mm429: World Bank: biofuels cause starvation

July 4, 2008

MUDGE’s Musings

As food prices rise around the world, evidence that the biofuels initiatives are the cause keeps becoming clearer. As the entire issue of petroleum alternatives has become most pressing, the relationship between the diversion of food stocks to fuel stocks has been guessed at, but there have been few firm numbers of the impact.

Today The Guardian seems to have found the smoking gun.

First, a review. We have discussed this topic many times:

Fuel from Food: Just a bad idea all around

mm367: It’s not just a bad idea, it’s a crime
mm360: Global food price crisis: Genocide?
mm298: Nutty Richard Branson flies to Holland on biofuel
mm282: If it sounds too good to be true…
mm260: The other oil shock
mm233: Corn in the news – and not just in Iowa!
mm194: Friedman: Coulda, Woulda, Shoulda
mm193: Fuel without oil, or corn
mm084: Food versus fools – Salon.com
mm053: The case for turning crops into fuel – Saletan

guardian

Secret report: biofuel caused food crisis

Internal World Bank study delivers blow to plant energy drive

Aditya Chakrabortty | The Guardian, Friday July 4, 2008

Biofuels have forced global food prices up by 75% – far more than previously estimated – according to a confidential World Bank report obtained by the Guardian.

Read the rest of this entry »


mm401: Here’s one cure for blistering gas prices

June 5, 2008

MUDGE’s Musings

We have written appreciatively on the topic of working from home (most colorfully, courtesy Stanley Bing, here; more philosophically, here).

Telecommuting is a fancier term. Telework is the jargon chosen by Stephen Barr of the Washington Post, reporting on a bill working its way through Congress to permit federal employees to do so.

washingtonpost

Telework Bill Cleared by the House

Federal Diary | By Stephen Barr |Wednesday, June 4, 2008; Page D03

A bill that would permit many federal employees to telecommute at least two days every two weeks was approved by the House yesterday on a voice vote.

Under the bill, federal agencies would be required to create and implement policies to enable eligible employees to work from home or away from their regular office as long as telecommuting did not hamper their performance or interfere with agency operations.

Telework advocates and union officials have been pushing for expanded telecommuting programs in the government for two years, and the House action enhances the chances of Congress sending a bill to the president this year.

Similar legislation has been approved by a Senate Committee on Homeland Security and Governmental Affairs, but a committee report has not been released, a step needed before the bill can come to the Senate floor. There are some differences between the House and Senate bills that will have to be resolved, but a compromise is likely because the concept of expanded telecommuting in the government has drawn substantial bipartisan support.

Read the rest of this entry »


mm367: It’s not just a bad idea, it’s a crime

May 2, 2008

MUDGE’s Musings

The more you know about ethanol as a petroleum substitute, the more there is to dislike. This has been a continuing story in this nanocorner of the ‘Sphere©, as you can see:

Fuel from Food: Just a bad idea all around

mm367: It’s not just a bad idea, it’s a crime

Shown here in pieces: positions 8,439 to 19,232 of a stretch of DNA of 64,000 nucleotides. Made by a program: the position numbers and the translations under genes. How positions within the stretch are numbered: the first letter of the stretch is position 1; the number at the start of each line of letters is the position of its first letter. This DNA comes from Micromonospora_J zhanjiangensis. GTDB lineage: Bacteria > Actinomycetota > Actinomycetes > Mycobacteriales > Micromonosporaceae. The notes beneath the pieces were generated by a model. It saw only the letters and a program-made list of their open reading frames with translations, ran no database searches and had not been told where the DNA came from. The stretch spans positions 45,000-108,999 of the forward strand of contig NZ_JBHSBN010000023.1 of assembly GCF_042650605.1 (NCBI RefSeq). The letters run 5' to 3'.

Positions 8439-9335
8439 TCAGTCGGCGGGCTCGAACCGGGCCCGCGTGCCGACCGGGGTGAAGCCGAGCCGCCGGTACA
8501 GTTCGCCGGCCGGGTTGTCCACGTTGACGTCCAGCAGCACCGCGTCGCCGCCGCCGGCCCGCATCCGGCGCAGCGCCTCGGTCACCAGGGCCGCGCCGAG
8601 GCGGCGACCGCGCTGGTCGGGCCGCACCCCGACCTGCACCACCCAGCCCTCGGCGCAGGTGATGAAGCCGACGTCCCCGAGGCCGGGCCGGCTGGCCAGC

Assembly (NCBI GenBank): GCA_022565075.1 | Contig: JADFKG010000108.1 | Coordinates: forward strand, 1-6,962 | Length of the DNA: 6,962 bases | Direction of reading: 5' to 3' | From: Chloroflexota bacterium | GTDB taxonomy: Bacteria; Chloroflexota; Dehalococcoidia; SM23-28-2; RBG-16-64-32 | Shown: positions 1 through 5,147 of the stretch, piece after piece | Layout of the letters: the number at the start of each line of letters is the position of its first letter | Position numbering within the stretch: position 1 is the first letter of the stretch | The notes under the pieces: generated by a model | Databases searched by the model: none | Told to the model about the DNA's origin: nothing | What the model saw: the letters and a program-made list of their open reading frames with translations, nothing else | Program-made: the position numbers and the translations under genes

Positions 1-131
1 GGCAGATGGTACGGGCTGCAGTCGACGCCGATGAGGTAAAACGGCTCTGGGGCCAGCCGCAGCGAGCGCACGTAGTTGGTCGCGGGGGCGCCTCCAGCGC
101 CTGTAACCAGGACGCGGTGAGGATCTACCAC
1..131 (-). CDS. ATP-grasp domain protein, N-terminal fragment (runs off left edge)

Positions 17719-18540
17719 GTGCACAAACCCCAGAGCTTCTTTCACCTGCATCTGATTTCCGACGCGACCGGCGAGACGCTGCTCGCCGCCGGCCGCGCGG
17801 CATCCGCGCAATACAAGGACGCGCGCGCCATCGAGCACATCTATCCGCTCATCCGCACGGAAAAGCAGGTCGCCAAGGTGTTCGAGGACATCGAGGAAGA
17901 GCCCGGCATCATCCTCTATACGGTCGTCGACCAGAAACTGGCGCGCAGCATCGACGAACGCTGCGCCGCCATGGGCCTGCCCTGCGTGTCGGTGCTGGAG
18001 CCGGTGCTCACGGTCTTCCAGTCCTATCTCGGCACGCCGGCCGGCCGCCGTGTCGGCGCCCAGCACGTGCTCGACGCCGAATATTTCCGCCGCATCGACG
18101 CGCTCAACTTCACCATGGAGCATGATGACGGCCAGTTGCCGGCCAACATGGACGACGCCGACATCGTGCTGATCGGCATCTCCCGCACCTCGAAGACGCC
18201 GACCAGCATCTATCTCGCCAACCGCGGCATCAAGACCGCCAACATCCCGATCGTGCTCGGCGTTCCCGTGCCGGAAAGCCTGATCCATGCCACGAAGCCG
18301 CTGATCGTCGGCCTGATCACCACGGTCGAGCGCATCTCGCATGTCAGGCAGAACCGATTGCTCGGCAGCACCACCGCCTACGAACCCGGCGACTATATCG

mm298: Nutty Richard Branson flies to Holland on biofuel
mm282: If it sounds too good to be true…
mm260: The other oil shock
mm233: Corn in the news – and not just in Iowa!
mm194: Friedman: Coulda, Woulda, Shoulda
mm193: Fuel without oil, or corn
mm084: Food versus fools – Salon.com
mm053: The case for turning crops into fuel – Saletan

We have spent some time in this space on the subject of water, and its scarcity.

Water, water, anywhere?

mm317: Water, the theme — part two
mm269: Water: Accept no substitutes!
mm253: Water: casus belli for a new civil war
mm206: It’s 10:30pm — Where’s your water been?
mm101: Technology / Water — It’s a theme!

Now, the two concepts: the wrong-headed use for fuel of a key foodstuff; and the menace of the growing shortage of water in the U.S; come together courtesy of a new member of Left-Handed Complement‘s blogroll, fellow WordPress.com blog Optimal Functioning.

Read the rest of this entry »


mm316: Blast from the past No. 3

March 15, 2008

MUDGE’s Musings

There’s most read, and then there’s favorite. This is a post which yr (justifiably) humble svt is, regrettably, but not regretfully, not at all humble about.

lhc250x46_thumb2_thumb2

Blast from the Past!

A post we really, really loved to write, and read, and re-read…

From our very earliest days, originally posted May 24, 2007.

mm015: Welcomed back to the guild

So, it just keeps getting better…

While the webtronic world I spend much time in swoops along, I can’t help but touch base in the real world occasionally — okay, every day. Today, for example, for the first time perhaps ever in a passenger car, I paid $54 to fill up my tank with 87 octane. Ouch.

I guess I’m kind of shocked and annoyed that gasoline prices climbing toward $4/gallon haven’t created much of an outcry as yet. Maybe I should start outcrying. And while the rest of the world is smirking knowingly, and the rest of the U.S. is breathing with relief that they don’t share my northern Illinois local conditions (summer blend regulations, a key nearby refinery off-line due to a March fire), I have to feel we’ve all not seen the worst. And why so little concern?

Read the rest of this entry »


mm282: If it sounds too good to be true…

February 11, 2008

MUDGE’S Musings

Automotive breakthroughs – Truth, or Myth?

  • Carburetors that get you 100 miles to the gallon.
  • Gasoline engines that can be converted to run on water.

Myth, of course. Anyone trying to sell you stock in the latter, which seems to surface every few years, should be reported to the SEC.

Okay, those were easy ones. These next two are more difficult.

  • Hybrid vehicles are good for the environment.
  • Biofuels can cleanly end our dependence on petroleum.

Sorry, myths, both.

Read the rest of this entry »